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Adding Contig File Formats ACE & AGP to enable De Novo Assembly

Jun 21, 2012 at 2:28 AM

I have recently transitioned from a sequencing reads “guided alignment” world to a contig based “De Novo assembly” world and I would like to use .NET Bio to visualize the results. The key difference between the two methods is avoiding the use of a reference genome for alignment. I understand that a contig is just a fragment that has been assembled but not aligned to a reference, so it does not have a chromosome or position, yet. I can see that tools exist to view, compare and edit contigs, but code is not always provided. There are standardized file formats to support these tools so it should be easy to create simple viewing applications. I have seen the use of SAM/BAM, which is well supported by .NET Bio, but there are two more useful formats for contigs: ACE and AGP. ACE describes a collection of contigs, the sequence in each contig, the quality of the sequence and the reads used to form these contigs all in one file. AGP uses a two step pointer mechanism to separate the contig description from the contig alignment to allow each to be varied independently, which is very useful and efficient when editing. It seems that contig editing is required for finishing an assembly, which seems to be the real strength of De Novo. I see this as a gap in the .NET Bio IO library that can be plugged fairly quickly and it starts to open up a new area for .Net Bio.

I did not find code that was available to read/write ACE or AGP, so I have started to build an ACE class, but I may not be the right person to complete this. I would willing to share this code but I know it will need “finishing” and it may be better to start from scratch. More importantly, I would like to know if this is the right direction and if there are other file formats. Give me your thoughts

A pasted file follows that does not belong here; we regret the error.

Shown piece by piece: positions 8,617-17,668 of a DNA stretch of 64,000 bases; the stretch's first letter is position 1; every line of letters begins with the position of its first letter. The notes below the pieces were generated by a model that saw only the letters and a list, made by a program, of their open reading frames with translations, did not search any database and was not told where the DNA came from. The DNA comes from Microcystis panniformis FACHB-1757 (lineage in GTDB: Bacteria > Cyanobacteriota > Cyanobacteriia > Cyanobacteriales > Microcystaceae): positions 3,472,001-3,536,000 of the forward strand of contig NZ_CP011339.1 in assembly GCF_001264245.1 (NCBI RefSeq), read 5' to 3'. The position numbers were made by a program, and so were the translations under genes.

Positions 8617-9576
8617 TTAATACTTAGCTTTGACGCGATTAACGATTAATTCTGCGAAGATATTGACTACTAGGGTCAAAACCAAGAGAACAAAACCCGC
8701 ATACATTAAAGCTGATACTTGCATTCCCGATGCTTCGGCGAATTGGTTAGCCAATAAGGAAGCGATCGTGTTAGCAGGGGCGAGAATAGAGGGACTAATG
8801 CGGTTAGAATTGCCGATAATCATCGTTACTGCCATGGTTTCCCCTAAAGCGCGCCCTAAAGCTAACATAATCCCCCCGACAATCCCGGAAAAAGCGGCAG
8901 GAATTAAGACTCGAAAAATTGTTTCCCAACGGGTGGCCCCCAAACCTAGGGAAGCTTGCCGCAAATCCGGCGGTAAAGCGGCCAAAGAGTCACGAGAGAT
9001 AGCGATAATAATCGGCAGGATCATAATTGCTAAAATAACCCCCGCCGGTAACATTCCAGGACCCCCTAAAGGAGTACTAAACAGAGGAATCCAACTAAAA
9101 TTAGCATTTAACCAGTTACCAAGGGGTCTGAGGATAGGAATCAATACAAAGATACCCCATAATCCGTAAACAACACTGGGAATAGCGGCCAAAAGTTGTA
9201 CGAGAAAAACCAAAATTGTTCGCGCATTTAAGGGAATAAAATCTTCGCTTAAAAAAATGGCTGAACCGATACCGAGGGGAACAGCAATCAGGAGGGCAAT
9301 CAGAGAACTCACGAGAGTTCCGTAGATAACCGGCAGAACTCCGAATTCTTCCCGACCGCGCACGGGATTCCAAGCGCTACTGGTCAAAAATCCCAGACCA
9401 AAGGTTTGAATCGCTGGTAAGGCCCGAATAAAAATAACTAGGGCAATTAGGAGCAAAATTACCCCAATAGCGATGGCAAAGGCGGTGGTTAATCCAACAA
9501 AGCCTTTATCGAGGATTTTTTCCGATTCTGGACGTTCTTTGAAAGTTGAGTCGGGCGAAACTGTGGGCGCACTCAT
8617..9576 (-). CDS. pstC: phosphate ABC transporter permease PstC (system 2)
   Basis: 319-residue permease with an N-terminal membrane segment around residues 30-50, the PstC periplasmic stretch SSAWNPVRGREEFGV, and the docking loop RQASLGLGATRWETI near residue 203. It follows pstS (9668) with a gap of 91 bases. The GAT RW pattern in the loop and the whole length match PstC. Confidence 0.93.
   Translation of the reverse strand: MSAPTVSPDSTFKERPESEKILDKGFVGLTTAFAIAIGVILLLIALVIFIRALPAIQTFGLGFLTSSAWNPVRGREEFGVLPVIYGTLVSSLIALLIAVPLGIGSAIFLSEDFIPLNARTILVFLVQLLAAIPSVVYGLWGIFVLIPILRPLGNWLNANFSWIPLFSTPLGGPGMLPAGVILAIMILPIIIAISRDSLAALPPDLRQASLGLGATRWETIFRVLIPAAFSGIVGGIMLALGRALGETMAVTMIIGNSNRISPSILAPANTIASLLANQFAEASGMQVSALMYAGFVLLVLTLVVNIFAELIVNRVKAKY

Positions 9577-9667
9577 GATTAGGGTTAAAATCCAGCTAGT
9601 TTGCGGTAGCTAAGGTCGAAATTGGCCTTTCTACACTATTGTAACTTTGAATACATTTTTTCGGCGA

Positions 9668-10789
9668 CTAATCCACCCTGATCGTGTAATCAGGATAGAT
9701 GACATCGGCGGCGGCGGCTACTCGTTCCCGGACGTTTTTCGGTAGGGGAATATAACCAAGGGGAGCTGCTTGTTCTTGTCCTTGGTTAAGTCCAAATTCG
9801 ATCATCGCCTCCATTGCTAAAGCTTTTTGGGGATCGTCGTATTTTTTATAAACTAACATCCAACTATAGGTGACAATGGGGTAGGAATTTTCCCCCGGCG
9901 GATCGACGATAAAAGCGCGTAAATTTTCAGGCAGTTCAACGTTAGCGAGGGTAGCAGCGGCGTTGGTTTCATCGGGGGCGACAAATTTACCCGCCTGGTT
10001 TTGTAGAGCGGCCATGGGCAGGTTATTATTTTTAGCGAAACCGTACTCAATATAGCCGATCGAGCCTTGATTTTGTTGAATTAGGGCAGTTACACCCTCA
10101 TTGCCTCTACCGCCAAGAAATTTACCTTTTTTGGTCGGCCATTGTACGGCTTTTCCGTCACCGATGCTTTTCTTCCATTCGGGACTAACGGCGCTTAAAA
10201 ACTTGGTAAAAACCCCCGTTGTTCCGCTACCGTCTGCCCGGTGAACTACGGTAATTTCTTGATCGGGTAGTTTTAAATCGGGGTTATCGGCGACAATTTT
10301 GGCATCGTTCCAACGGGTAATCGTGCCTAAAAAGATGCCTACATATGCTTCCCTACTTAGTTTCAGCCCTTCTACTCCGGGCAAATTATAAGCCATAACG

Aug 21, 2012 at 10:02 PM

Hi khaden,

I'm afraid incant answer your question (I'm not skilled in this area). I'm really replying to your message to bring it back to the top of peoples in boxes. I'm intrigued that you think you've identified a potential enhancement of .net Bio. If the community agrees and you feel that you can help implement this enhancement it would be a real shame to see your post unanswered.

Ross

On Jun 21, 2012 2:29 AM, "khaden" <notifications@codeplex.com> wrote:

From: khaden

I have recently transitioned from a sequencing reads “guided alignment” world to a contig based “De Novo assembly” world and I would like to use .NET Bio to visualize the results. The key difference between the two methods is avoiding the use of a reference genome for alignment. I understand that a contig is just a fragment that has been assembled but not aligned to a reference, so it does not have a chromosome or position, yet. I can see that tools exist to view, compare and edit contigs, but code is not always provided. There are standardized file formats to support these tools so it should be easy to create simple viewing applications. I have seen the use of SAM/BAM, which is well supported by .NET Bio, but there are two more useful formats for contigs: ACE and AGP. ACE describes a collection of contigs, the sequence in each contig, the quality of the sequence and the reads used to form these contigs all in one file. AGP uses a two step pointer mechanism to separate the contig description from the contig alignment to allow each to be varied independently, which is very useful and efficient when editing. It seems that contig editing is required for finishing an assembly, which seems to be the real strength of De Novo. I see this as a gap in the .NET Bio IO library that can be plugged fairly quickly and it starts to open up a new area for .Net Bio.

I did not find code that was available to read/write ACE or AGP, so I have started to build an ACE class, but I may not be the right person to complete this. I would willing to share this code but I know it will need “finishing” and it may be better to start from scratch. More importantly, I would like to know if this is the right direction and if there are other file formats. Give me your thoughts

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